Looking to see if your ancestor is found on the Guion Miller Roll is important because information on this roll is later than the information in the Dawes Rolls. New information (like names of additional family members) in the Guion Miller Roll may not have been on the Dawes Rolls. Additionally, not finding a targeted ancestor listed with their family on the later Guion Miller Roll could also narrow down a date of death.

Fold3.com has the Guion Miller Roll online and has titled it Guion Miller Roll. Ancestry.com also has this list, but at Ancestry it is called U.S., Records Related to Enrollment of Eastern Cherokee by Guion Miller, 1908-1910.

Insights into the Guion Miller Roll Publication

Take a look at the titles under the publication of Guion Miller Roll at Fold3.com.

If you are not a member of Fold3.com, you will first need to go to www.fold3.com. Click in the center of the homepage where it says Free Access to Native American Records. Next, on the left you will see Records from Archives. Go ahead and click that.

From the list now showing on your screen, choose Guion Miller Roll.

Native American records include Guion Miller Roll

Scroll to the bottom and click Learn more at the bottom right. You will be directed to a new screen. At this new screen, click Browse by title, over to the right.

guionmillerroll_2

You are directed to the publication titled Guion Miller Roll, and there is a list of five categories.

Let’s take a look at the list:

Fold3 offers the Guion Miller Roll

The categories under the Guion Miller Roll publication are:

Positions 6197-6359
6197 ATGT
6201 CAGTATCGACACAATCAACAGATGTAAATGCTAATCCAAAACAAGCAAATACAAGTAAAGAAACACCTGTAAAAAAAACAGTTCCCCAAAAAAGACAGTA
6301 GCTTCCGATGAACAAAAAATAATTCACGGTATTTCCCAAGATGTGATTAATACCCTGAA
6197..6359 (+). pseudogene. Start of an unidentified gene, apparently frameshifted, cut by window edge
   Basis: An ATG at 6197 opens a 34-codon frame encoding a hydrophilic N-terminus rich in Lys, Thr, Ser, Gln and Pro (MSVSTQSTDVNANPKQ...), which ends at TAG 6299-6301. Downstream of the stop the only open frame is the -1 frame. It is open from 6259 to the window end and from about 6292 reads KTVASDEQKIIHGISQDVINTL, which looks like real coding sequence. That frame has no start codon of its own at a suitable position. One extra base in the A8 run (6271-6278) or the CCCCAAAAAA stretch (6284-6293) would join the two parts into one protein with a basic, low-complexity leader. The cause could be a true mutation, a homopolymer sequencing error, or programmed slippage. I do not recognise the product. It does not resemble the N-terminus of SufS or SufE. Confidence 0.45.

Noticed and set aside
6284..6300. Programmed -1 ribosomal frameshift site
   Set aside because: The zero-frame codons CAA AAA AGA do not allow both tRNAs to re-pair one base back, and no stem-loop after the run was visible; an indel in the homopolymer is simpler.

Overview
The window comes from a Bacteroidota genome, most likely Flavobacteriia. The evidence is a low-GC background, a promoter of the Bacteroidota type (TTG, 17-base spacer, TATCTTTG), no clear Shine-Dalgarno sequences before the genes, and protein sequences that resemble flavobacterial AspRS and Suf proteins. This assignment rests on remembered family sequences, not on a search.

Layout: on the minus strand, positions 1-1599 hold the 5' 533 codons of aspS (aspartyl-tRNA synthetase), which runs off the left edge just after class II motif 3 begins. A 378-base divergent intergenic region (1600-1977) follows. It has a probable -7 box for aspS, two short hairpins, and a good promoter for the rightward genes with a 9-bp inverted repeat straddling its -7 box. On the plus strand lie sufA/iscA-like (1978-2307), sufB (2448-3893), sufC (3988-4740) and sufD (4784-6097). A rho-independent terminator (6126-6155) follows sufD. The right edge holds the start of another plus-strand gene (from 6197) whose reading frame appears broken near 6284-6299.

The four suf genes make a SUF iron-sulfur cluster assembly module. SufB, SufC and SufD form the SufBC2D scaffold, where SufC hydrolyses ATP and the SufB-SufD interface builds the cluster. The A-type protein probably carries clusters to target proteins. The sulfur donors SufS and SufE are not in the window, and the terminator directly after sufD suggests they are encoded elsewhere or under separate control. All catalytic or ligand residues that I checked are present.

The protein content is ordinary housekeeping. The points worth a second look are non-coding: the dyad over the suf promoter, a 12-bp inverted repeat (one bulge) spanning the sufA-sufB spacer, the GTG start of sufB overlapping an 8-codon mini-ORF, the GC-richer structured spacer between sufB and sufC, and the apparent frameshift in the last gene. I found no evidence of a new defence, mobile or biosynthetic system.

1. General Index to Eastern Cherokee
  2. Indexes, Rolls of Eastern Cherokee
  3. Miscellaneous Testimony Taken Before
  4. Report Submitted by Guion Miller
  5. Roll of Eastern Cherokee and Report On

Some of these publication titles are duplicates of other publication titles on Fold3. See this helpful image below:

guionmillerroll_new

Duplicates can actually be beneficial. As an example, in the last title called the Roll of Eastern Cherokee And Report on Exceptions, With Supplemental Roll (the title has been shortened on your screen, but that is the full name) there is something you may not have realized. This title is the same thing as the title Roll of Eastern Cherokees in the Eastern Cherokee Applications publication. Why would Fold3 have two of the same thing? There is one exception between these two nearly buy prescription medication online uk identical groups of records. The exception is: Eastern Cherokee Applications>Roll of Eastern Cherokees indicated in the top part of the image, has the roll numbers cut off in some of their digital images. In other words, if you had only looked at that one and not the Roll of Eastern Cherokee and Report on Exceptions, With Supplemental Roll under the Guion Miller publication, you would have missed that.